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Please use this identifier to cite or link to this item: http://hdl.handle.net/2005/588

Title: Blind Detection Techniques For Spread Spectrum Audio Watermarking
Authors: Krishna Kumar, S
Advisors: Sreenivas, T V
Keywords: Sound Recordings - Security
Audio Systems - Watermarking
Random Phase Watermarks
Spread Spectrum Audio Watermarking
Blind Watermark Detection
Watermark Embedding
Audio Signals - Correlation
Audio Pre-whitening
Audio Watermarking
Blind Audio Watermark Detection
Increased Correlation
Improved Detection
Submitted Date: Oct-2007
Series/Report no.: G21496
Abstract: In spreads pectrum (SS)watermarking of audio signals, since the watermark acts as an additive noise to the host audio signal, the most important challenge is to maintain perceptual transparency. Human perception is a very sensitive apparatus, yet can be exploited to hide some information, reliably. SS watermark embedding has been proposed, in which psycho-acoustically shaped pseudo-random sequences are embedded directly into the time domain audio signal. However, these watermarking schemes use informed detection, in which the original signal is assumed available to the watermark detector. Blind detection of psycho-acoustically shaped SS watermarking is not well addressed in the literature. The problem is still interesting, because, blind detection is more practical for audio signals and, psycho-acoustically shaped watermarks embedding offers the maximum possible watermark energy under requirements of perceptual transparency. In this thesis we study the blind detection of psycho-acoustically shaped SS watermarks in time domain audio signals. We focus on a class of watermark sequences known as random phase watermarks, where the watermark magnitude spectrum is defined by the perceptual criteria and the randomness of the sequence lies in their phase spectrum. Blind watermark detectors, which do not have access to the original host signal, may seem handicapped, because an approximate watermark has to be re-derived from the watermarked signal. Since the comparison of blind detection with fully informed detection is unfair, a hypothetical detection scheme, denoted as semi-blind detection, is used as a reference benchmark. In semi-blind detection, the host signal as such is not available for detection, but it is assumed that sufficient information is available for deriving the exact watermark, which could be embedded in the given signal. Some reduction in performance is anticipated in blind detection over the semi-blind detection. Our experiments revealed that the statistical performance of the blind detector is better than that of the semi-blind detector. We analyze the watermark-to-host correlation (WHC) of random phase watermarks, and the results indicate that WHC is higher when a legitimate watermark is present in the audio signal, which leads to better detection performance. Based on these findings, we attempt to harness this increased correlation in order to further improve the performance. The analysis shows that uniformly distributed phase difference (between the host signal and the watermark) provides maximum advantage. This property is verified through experimentation over a variety of audio signals. In the second part, the correlated nature of audio signals is identified as a potential threat to reliable blind watermark detection, and audio pre-whitening methods are suggested as a possible remedy. A direct deterministic whitening (DDW) scheme is derived, from the frequency domain analysis of the time domain correlation process. Our experimental studies reveal that, the Savitzky-Golay Whitening (SGW), which is otherwise inferior to DDW technique, performs better when the audio signal is predominantly low pass. The novelty of this work lies in exploiting the complementary nature of the two whitening techniques and combining them to obtain a hybrid whitening (HbW) scheme. In the hybrid scheme the DDW and SGW techniques are selectively applied, based on short time spectral characteristics of the audio signal. The hybrid scheme extends the reliability of watermark detection to a wider range of audio signals. We also discuss enhancements to the HbW technique for robustness to temporal offsets and filtering. Robustness of SS watermark blind detection, with hybrid whitening, is determined through a set of experiments and the results are presented. It is seen that the watermarking scheme is robust to common signal processing operations such as additive noise, filtering, lossy compression, etc.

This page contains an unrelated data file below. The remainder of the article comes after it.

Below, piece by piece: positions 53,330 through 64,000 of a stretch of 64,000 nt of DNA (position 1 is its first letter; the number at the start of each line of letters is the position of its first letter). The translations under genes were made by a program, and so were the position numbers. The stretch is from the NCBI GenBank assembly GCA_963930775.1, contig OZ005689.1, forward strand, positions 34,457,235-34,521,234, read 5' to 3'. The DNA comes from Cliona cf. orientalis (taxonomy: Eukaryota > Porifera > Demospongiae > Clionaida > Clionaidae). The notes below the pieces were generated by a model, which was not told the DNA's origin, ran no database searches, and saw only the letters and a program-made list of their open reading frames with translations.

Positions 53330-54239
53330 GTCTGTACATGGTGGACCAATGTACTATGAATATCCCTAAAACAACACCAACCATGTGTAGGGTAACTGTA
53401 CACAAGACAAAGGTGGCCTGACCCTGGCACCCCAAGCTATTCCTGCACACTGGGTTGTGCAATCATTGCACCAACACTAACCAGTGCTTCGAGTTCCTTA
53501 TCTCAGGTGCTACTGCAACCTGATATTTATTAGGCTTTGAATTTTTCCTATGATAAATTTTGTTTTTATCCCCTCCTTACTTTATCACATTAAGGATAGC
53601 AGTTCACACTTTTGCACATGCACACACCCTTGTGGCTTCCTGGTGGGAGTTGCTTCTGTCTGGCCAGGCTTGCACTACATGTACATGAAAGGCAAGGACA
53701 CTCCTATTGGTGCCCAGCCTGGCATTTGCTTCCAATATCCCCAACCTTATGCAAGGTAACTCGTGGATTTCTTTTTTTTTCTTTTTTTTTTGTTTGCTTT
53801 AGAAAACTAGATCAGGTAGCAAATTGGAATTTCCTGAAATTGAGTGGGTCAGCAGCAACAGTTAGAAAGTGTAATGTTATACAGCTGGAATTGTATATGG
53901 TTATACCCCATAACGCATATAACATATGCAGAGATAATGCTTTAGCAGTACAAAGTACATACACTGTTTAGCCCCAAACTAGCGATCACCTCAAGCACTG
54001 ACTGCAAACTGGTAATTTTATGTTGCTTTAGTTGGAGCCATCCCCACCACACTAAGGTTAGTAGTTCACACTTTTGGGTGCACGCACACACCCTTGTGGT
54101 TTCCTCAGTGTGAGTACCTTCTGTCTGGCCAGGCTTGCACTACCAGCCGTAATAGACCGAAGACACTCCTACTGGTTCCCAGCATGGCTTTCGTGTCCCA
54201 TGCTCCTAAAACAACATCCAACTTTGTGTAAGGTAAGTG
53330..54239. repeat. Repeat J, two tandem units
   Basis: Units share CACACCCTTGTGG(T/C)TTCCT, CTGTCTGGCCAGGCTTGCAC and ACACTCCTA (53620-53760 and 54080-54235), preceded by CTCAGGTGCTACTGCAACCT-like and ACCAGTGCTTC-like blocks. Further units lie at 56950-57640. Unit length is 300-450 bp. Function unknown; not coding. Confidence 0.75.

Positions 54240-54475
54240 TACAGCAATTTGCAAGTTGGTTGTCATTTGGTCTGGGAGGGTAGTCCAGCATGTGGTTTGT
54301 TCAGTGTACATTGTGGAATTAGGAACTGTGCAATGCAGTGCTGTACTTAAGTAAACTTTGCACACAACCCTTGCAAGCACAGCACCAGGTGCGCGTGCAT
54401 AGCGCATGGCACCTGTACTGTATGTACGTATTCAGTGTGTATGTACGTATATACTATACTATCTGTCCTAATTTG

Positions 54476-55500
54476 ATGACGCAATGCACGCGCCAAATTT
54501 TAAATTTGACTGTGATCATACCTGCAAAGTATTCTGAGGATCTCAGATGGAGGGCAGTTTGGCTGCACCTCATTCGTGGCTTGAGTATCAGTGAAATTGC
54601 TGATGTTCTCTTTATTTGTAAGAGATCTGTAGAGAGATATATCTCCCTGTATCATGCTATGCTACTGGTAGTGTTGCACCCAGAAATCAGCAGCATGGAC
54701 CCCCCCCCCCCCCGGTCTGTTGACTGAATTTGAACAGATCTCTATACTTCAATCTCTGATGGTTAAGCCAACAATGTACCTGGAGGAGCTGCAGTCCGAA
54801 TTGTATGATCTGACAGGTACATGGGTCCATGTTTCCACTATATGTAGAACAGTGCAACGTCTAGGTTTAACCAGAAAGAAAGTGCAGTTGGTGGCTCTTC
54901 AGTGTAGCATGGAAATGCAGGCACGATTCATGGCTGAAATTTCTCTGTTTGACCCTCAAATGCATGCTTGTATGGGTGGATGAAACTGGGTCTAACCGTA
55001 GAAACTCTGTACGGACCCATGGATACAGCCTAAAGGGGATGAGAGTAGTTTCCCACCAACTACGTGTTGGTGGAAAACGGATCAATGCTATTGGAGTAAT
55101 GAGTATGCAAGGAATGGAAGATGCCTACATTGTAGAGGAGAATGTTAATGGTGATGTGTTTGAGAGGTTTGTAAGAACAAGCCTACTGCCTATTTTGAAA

URI: http://hdl.handle.net/2005/588
Appears in Collections:Electrical Communication Engineering (ece)

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